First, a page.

Editors, anchors, columnists, correspondents… tens of media personnel have been badly mauled in the eyes of news consumers, in the Niira Radia scandal.
But do the proprietors and managers really care?
Vir Sanghvi has suspended his weekly column in the Hindustan Times while merrily writing on food. The buck still stops at Barkha Dutt‘s table at 10 pm on NDTV while she fights a lonely battle from the trenches of Twitter.
Now, Manoj Kumar Sonthalia, grandson of the mighty Ramnath Goenka who is in charge of the southern editions of the paper, has reportedly decided to hire former India Today editor Prabhu Chawla, as the new editor of The New Indian Express (TNIE), despite the thick smog of scandal hanging over the latter’s underprotected head.
Chawla, who got a most perplexing certificate of merit from The Hindu‘s editor-in-chief N. Ram, on the India Today-owned TV station Headlines Today, however, has had a slightly inauspicious entry. The outgoing TNIE team of Aditya Sinha has carried this brief excerpt involving Chawla from the second tranche of the Radia tapes.
Listen: Prabhu Chawla in conversation with Niira Radia
Also read: Prabhu Chawla‘s son named in media bribery case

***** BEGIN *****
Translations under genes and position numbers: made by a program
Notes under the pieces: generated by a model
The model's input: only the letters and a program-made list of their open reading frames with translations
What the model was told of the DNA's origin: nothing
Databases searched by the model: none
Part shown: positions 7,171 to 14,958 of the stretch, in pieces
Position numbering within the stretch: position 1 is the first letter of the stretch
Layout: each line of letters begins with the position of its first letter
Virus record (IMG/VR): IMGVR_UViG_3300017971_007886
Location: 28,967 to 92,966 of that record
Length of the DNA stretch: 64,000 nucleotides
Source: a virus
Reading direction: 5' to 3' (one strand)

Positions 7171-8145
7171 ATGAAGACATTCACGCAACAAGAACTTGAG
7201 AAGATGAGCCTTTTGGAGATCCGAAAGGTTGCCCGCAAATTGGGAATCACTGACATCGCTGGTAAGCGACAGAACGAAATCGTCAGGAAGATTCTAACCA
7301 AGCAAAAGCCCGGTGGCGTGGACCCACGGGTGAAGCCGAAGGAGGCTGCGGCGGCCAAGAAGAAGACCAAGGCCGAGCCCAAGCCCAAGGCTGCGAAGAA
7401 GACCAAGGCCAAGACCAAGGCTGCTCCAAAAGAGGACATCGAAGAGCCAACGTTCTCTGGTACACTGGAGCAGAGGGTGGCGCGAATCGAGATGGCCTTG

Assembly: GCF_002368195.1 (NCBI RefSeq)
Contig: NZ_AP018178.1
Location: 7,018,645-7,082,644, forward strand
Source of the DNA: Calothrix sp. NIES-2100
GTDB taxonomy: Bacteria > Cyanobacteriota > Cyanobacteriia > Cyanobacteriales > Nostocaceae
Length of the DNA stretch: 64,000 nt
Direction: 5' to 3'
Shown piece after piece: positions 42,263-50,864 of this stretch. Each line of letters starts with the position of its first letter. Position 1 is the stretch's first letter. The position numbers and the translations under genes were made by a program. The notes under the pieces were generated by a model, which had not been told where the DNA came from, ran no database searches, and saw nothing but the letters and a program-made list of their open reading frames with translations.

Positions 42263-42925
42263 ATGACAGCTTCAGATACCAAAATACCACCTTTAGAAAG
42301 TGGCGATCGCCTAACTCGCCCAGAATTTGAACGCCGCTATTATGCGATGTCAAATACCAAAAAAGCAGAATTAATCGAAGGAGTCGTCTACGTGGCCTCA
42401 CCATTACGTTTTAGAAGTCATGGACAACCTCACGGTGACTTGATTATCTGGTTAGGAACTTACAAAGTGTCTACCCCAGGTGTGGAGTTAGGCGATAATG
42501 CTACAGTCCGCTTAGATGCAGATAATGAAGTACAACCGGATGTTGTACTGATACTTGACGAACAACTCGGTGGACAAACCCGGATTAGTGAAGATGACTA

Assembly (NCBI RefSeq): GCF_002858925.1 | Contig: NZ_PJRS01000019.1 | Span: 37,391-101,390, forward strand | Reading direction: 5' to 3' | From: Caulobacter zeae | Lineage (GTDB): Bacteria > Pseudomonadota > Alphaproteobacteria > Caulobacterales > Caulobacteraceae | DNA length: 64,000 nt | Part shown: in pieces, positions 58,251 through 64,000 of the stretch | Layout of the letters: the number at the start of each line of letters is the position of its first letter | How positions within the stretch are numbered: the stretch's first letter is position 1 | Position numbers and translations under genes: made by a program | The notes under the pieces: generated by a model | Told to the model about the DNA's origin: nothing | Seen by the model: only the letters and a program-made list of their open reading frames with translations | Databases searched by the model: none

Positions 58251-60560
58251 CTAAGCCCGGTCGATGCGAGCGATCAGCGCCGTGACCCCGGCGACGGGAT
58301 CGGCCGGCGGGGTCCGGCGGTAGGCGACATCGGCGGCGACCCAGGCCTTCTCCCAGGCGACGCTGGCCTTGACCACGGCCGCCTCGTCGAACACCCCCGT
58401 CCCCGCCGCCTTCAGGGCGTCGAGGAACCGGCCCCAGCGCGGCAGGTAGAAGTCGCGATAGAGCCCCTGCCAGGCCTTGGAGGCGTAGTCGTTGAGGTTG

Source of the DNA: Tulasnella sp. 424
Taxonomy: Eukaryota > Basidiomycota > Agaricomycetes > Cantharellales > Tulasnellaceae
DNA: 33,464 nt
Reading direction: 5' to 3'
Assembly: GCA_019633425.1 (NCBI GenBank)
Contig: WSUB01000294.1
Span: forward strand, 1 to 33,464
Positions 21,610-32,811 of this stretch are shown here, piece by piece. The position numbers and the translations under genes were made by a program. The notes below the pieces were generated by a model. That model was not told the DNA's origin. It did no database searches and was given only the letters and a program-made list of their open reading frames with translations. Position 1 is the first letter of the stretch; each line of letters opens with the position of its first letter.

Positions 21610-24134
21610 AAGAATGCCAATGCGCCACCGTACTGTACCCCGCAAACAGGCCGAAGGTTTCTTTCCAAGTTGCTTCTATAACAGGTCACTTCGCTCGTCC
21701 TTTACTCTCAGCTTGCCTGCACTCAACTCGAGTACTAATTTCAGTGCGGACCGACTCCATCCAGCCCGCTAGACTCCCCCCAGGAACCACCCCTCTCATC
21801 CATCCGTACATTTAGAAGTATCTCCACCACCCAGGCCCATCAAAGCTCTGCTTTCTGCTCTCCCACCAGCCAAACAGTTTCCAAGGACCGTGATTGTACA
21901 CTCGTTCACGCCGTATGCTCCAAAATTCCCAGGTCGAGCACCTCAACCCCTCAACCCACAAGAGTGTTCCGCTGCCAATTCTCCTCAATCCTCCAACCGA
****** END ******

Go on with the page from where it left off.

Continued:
“Accused” Ankur Chawla is now “investigator” Chawla
In the New Indian Express, old hands get the sack
Battered by one and all but one, Barkha Dutt, the NDTV anchor caught on tape in l’affaire Niira Radia, gets some much-needed support, but from the dirty old man of Indian journalism, her Hindustan Times co-columnist Khushwant Singh.
But unlike the editors guild president Rajdeep Sardesai who blamed it on “envy”, Singh attributes it to “malice”:
“Two leading lights in Indian journalism, one in the print media, the other a top TV star who has the widest viewership and is known for her guts and integrity, are being maligned for listening to a woman in public relations representing some big industrial houses.
“I went through all that passed between them on telephones but failed to figure out anything unethical in their dialogue. The public relations lady pleaded the cause of the firms that she was representing. The journalist heard what she had to say as every good journalist is expected to do and make his own assessment before he wrote on the subject.
“The lady in India’s leading channel was asked to do sifarish (recommend) on behalf of an ambitious politician. The story sounds totally fatuous: a sifarish by a mediaperson carries no weight whatsoever. What the libelers and slanderers have to prove is that money was given to the two for doing their bidding. There is not even a remote suggestion that this was so. It was done out of pure malice to tar the images of two much respected mediapersons. “
Illustration: courtesy Sorit Gupto/ Outlook
Read the full column: Ethics of journalism